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1. Introduction

In this tutorial, we’ll learn five ways to list Linux files with the full path.

2. Using find

The find command output displays files with their full path by default, so we can use it for listing our files in a directory. $PWD pointing to the current directory. We can limit the depth of searches with the -maxdepth option:

$ find $PWD -maxdepth 1

We can also replace it with a specific path:

$ find /root -maxdepth 1

We list all hidden files and directories by using ‘.*’:

$ find $PWD -name ".*" -maxdepth 1

The result can be limited to files only, for doing this we can use -type f:

$ find /root -maxdepth 1 -type f

Moreover, -type d can be used for directories.

3. Using ls

We can also use the ls command to list all files. We use -d to only list directories, not their content. The -1 option is for listing line by line. The pwd command prints the current directory, so we need to use $PWD as a variable because ls doesn’t print the path by default:

$ ls -d -1 $PWD/*.*

Directories can be printed only by using ‘*’ at the path:

$ ls -d -1 $PWD/*

We can list just inside of directories and skip files in the current directory:

$ ls -d -1 $PWD/*/*

We can also print just hidden files:

$ ls -d -1 $PWD/.*

We use realpath as an alternative for $PWD:

$ ls -1 | xargs realpath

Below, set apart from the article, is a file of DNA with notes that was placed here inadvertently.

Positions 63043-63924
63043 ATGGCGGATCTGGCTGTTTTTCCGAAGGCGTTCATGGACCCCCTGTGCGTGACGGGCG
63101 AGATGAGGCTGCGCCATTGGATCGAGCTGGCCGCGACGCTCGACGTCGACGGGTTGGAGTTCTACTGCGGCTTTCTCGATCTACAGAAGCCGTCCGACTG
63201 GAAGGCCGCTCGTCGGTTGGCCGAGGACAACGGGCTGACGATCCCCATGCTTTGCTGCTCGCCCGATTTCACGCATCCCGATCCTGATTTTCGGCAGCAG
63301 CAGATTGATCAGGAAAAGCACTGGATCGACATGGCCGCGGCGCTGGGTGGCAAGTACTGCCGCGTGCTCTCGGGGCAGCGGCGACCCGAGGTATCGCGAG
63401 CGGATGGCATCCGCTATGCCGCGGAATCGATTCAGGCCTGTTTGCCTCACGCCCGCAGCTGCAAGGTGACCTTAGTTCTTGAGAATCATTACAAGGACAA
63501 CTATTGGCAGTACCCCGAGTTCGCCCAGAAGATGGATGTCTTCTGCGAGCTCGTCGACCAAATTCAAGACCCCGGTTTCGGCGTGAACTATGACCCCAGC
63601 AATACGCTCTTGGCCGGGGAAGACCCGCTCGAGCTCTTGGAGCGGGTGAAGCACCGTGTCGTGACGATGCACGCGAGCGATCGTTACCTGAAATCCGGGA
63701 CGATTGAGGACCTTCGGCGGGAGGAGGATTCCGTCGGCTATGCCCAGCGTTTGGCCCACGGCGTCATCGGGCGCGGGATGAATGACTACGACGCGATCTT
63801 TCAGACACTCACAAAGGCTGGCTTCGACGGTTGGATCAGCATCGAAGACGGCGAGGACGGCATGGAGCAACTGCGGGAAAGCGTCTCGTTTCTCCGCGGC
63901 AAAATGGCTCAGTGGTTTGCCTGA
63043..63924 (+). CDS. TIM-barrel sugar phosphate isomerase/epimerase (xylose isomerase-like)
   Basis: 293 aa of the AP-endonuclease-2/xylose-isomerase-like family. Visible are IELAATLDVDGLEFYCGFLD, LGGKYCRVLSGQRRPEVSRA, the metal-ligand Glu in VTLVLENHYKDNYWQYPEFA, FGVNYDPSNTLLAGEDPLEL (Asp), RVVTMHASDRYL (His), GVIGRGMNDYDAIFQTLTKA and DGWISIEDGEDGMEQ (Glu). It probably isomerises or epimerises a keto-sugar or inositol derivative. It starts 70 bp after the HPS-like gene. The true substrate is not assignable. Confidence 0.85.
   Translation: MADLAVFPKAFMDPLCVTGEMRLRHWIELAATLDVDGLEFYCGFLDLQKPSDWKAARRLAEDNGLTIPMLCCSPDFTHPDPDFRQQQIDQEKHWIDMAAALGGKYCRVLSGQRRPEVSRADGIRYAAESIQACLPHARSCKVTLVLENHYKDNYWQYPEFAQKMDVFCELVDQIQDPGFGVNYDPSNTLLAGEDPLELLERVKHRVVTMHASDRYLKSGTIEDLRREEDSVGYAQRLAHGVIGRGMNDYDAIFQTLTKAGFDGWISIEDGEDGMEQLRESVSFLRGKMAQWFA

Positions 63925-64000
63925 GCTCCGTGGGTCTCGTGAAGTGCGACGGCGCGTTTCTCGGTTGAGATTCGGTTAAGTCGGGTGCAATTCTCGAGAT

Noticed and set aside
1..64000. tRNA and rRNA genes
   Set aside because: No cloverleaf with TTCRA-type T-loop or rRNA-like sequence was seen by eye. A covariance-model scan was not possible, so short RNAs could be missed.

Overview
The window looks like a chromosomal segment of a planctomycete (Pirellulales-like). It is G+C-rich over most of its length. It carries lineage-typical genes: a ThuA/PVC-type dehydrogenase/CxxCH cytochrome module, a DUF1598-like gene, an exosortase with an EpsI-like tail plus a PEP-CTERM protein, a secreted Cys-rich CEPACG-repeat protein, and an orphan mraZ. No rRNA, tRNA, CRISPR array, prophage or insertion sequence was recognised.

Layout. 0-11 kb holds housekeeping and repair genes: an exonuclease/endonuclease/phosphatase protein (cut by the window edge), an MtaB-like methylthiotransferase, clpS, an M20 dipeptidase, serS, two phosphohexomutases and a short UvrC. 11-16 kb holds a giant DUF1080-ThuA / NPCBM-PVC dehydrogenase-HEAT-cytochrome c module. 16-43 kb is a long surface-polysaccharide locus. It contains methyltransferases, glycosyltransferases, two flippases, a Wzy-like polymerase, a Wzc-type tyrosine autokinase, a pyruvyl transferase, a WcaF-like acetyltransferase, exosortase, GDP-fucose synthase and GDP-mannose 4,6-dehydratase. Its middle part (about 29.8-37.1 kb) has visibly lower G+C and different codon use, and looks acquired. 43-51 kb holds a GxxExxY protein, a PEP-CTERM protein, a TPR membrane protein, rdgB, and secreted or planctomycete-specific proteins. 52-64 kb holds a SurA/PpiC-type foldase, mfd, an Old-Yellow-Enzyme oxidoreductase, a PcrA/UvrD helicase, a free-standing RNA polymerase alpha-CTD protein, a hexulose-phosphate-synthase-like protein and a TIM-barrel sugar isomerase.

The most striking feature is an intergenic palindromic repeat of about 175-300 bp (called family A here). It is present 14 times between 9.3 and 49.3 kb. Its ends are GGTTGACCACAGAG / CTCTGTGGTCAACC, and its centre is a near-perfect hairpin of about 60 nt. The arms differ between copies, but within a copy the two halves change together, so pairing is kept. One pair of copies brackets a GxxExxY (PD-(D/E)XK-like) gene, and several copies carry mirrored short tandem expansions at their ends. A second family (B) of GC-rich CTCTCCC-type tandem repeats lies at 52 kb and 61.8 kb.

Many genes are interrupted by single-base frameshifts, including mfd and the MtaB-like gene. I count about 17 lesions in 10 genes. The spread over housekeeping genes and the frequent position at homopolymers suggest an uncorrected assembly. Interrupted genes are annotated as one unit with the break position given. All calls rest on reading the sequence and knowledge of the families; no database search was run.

4. Using realpath

The output of the realpath command includes the full path of files, so we can efficiently use it:

We check the full path of a specific file:

$ realpath filename

We can list all files in the current directory with their paths:

$ realpath *

Or we can use the specific path:

$ realpath /root/*

Note that it doesn’t include hidden files.

5. Using printf

We can also use printf . The format specifier, %s is replaced with the argument, and \n is a newline character. It doesn’t contain hidden files:

$ printf '%s\n' "$PWD"/*

We use Quotation Mark in “$PWD” to consider paths with spaces.

6. Using a Script

We can also write a simple Bash script to list files.

In this script, we get a directory as an input parameter and print all files with their full path via a loop. Our script name is the list.sh:

#!/bin/bash
path=$1
for filename in $path/*
do
  echo $filename
done;

Finally, let’s save it and make it executable:

$ chmod +x list.sh

We can simply run it and specify the path:

$ list.sh /root

And if we want to list files in the current directory, we use $PWD:

$ list.sh $PWD

Note that In all of the above commands, we may want to save the output to a file. For this purpose, we can add “> filename “ at the end of the command:

$ list.sh $PWD > listfile

7. Conclusion

There are many ways to list files in Linux with the full path. We’ve looked at four commands and one simple Bash script. By default, ls and printf don’t include the path, so we need to use $PWD to generate it.

In this article, we covered the list of files in a directory (not just a single file). We can also get the absolute directory of a file or get the full path of a file in Linux.

Authors Bottom

If you have a few years of experience in the Linux ecosystem, and you’re interested in sharing that experience with the community, have a look at our Contribution Guidelines.

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